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3 The Rottweiler – Ruth Rendell3 Stars out of 5
I just love anything by Ruth Rendell. The way she portrays her characters, and especially her study of the main character, which is usually the serial killer himself, is truly revealing. Creating a net of everyday happenings, while introducing a number of characters, most of whom all know each other, Rendell creates an enthralling and unsettling landscape where you realize each person you know, in the end, has something to hide.

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4 The Green Mile – Stephen King4 Stars out of 5
I had watched the movie before, and I must be frank, read the book too, but it was such a long time ago, that I decided to refresh my memory a bit. And boy, was I glad I did. King’s suspenseful novels are always a joy, and this one in particular is pretty different from his usual work since there is hardly anything of the supernatural or fantastical in it. It is mostly a portrayal of racism, friendship, love, human behavior, not to mention a stark critique of society which leaves the reader feeling as though he’ll never be the same again after he’s read it.

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5. The Great Gatsby – F. Scott Fitzgerald2 Stars out of 5
Ok, I know this is supposed to be like ‘the great American novel’, but seriously, I did not like the pace of writing, and the style much. I admit, if I hadn’t watched the movie before, I would have liked it even less. Yes, I get that it’s a portrayal of society’s hypocritical behavior, but still… I don’t know, I didn’t enjoy it as much as I thought I would.

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6 – 10 – The other five books I read this month were five novels collected in one single thick volume which I finally managed to purchase online. The volume is in beautiful hard cover and all the novels in it are by the horror writer Susan Hill. These are:

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Dolly – This novel had much promise but when I finished it, I felt as though the author could have been more specific or given us at least a partial answer to the weird happenings… 2 Stars out of 5

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The Man in the Picture – This one was my favorite out of Hill’s five novels, it is evocative of Wilde’s ‘Picture of Dorian Grey’, as well as portraying decadent Venice and its masked balls, which is a subject which always wins me over…. 4 Stars out of 5

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Printer Devil’s Court – Hmm I’m of two minds regarding this one. Again, I think it could have been explored more… 2 Stars out of 5

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The Small Hand – Not bad, a ‘traditional’ ghost story with an old mansion, a man with a troubled past, and an unreliable narrator. 3 Stars out of 5

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The Woman in Black – Yes of course I’ve watched the movie with Radcliffe, and the novel is much more toned down than that, still the atmosphere and the writing were breathtaking, though not as good, I think, as The Man in the Picture. So, 3 Stars out of 5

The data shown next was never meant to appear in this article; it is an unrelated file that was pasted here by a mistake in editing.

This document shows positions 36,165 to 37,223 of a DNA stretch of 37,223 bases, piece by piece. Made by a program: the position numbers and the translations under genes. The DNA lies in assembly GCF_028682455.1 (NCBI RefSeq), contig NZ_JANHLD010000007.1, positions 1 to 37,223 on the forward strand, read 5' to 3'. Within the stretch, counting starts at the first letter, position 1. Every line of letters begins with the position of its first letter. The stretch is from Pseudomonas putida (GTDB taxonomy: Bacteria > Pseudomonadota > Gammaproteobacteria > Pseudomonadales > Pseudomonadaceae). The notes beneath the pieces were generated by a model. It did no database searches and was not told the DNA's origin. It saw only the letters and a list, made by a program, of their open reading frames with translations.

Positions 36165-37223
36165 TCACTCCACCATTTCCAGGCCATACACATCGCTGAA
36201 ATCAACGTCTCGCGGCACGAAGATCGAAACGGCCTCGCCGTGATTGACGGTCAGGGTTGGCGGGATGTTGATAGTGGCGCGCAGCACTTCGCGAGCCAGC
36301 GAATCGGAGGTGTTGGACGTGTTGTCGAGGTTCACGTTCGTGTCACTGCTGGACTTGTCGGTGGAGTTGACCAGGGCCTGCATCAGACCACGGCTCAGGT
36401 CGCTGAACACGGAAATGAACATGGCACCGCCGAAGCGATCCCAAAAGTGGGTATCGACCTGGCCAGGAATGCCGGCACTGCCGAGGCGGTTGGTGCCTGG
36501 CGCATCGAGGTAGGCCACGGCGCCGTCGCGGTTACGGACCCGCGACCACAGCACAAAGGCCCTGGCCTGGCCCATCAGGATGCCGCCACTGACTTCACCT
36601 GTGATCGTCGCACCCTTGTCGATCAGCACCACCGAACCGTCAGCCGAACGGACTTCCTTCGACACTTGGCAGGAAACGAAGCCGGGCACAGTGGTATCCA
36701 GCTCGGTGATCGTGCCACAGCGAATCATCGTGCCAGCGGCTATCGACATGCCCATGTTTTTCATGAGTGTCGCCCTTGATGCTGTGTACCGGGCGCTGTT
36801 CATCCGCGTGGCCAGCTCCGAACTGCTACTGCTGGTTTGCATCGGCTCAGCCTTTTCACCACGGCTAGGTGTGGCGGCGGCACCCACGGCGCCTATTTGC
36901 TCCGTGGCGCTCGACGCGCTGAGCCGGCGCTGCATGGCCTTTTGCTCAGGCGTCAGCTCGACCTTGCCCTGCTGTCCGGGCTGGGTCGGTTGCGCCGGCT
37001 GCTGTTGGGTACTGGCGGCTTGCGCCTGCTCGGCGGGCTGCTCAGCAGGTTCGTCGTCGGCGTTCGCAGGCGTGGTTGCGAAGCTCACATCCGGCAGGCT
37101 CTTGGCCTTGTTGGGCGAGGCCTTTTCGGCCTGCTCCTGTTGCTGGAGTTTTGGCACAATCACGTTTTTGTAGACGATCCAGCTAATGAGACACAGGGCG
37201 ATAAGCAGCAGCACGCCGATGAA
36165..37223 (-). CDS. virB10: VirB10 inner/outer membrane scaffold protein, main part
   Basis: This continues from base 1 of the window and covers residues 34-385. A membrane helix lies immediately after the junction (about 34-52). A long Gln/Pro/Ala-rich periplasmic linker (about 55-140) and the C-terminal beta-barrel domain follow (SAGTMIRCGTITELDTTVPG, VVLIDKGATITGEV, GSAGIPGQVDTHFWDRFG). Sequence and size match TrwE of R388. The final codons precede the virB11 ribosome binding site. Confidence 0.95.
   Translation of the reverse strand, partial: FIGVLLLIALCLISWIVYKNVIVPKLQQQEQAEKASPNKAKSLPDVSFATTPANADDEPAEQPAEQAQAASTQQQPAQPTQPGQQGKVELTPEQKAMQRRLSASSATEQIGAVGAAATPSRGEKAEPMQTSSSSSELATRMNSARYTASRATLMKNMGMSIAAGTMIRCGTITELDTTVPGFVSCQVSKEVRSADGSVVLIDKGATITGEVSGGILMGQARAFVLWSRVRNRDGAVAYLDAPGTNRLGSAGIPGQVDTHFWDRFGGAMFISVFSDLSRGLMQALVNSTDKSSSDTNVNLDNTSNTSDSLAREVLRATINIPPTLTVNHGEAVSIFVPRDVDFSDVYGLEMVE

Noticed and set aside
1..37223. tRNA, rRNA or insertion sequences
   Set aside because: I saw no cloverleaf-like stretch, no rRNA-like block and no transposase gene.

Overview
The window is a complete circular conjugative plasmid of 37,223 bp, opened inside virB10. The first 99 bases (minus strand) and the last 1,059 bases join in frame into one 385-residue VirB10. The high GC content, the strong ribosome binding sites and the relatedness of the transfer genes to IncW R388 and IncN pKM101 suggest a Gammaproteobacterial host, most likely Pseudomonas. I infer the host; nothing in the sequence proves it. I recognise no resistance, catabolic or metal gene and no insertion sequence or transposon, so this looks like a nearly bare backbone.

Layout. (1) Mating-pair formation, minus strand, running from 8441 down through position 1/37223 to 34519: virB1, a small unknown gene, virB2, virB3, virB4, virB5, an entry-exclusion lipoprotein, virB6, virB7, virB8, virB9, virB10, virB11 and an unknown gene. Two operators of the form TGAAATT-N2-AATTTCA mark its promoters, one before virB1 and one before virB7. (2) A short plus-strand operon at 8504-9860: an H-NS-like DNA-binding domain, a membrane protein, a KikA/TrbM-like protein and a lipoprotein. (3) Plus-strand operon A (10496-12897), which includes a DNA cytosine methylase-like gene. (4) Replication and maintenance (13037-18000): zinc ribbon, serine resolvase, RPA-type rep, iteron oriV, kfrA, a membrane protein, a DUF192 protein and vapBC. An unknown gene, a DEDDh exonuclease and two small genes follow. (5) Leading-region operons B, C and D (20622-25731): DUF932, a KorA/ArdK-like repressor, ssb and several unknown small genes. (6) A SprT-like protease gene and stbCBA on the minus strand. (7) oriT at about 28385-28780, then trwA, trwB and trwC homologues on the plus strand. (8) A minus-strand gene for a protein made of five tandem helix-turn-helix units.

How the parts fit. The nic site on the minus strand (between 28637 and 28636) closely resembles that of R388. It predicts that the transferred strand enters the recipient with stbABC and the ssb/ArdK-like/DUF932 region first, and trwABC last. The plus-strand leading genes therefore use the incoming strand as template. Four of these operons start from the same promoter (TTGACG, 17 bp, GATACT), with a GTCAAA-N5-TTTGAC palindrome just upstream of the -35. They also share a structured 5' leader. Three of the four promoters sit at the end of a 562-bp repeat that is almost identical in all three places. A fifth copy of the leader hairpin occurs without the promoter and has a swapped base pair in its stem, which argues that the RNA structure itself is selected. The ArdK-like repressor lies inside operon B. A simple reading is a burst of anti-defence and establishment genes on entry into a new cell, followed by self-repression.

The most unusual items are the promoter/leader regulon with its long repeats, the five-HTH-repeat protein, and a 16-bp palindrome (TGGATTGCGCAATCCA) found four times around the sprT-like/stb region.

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And that’s it! Right now I’m reading a book about Celtic Lore and Wicca, so it’s not a novel, but I will still include it in my February round-up next month. To be honest, I think the next round up will contain less books than this one, since I will be going to Germany for a week soon, and I doubt I will be reading much during that time as I will be too busy sightseeing!

After Alice by Gregory Maguire – Review

We all know The Adventures of Alice in Wonderland. Penned by Oxford Professor Lewis Carroll (whose real name was actually Charles Lutwidge Dodgson) in 1865, this quirky children’s fantasy has inspired multitudes of adaptations, movies, artworks, music and even fashion styles.

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Having been an avid fan and reader of Gregory Maguire ever since I read his novel Wicked, which had inspired the popular musical, and his Confessions of an Ugly Stepsister, which is an adaptation of Cinderella, I immediately jumped at the chance to read his latest work, After Alice. As is apparent from the title itself, the story is inspired in part by Carroll’s Adventures in Wonderland, and yet, Alice is NOT in fact the narrator or the main character.

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We meet Ada, Alice’s neighbor, who was in fact very briefly mentioned by Alice herself in the eponymous tale. Ada is a troubled child, constrained by Victorian precepts and tenets and by her unconventional household. In hushed whispers, we hear that her mother is a drunk and possibly suffering from postnatal depression. Her father, the Vicar, scarcely takes any notice of her, her baby brother is a squalling brat, and her governess is a simpering fool. In short, Ada has to fend for herself. Her only friend is Alice, whom, Ada discovers, has disappeared.

Maguire paints a very vivid picture of Victorian England. On the one hand, we travel with a surprised Ada to Wonderland, trying to catch up with Alice whilst encountering the consequences of her passage. On the other hand, we also meet Lydia, Alice’s older sister, throughout whose eyes we face such issues as the slave trade, women’s rights, and the British Victorian mentality. Fantasy is interposed with reality in a very interesting narrative. Picturesque and informative, Maguire’s style is nostalgic to Carroll’s, and yet totally his own.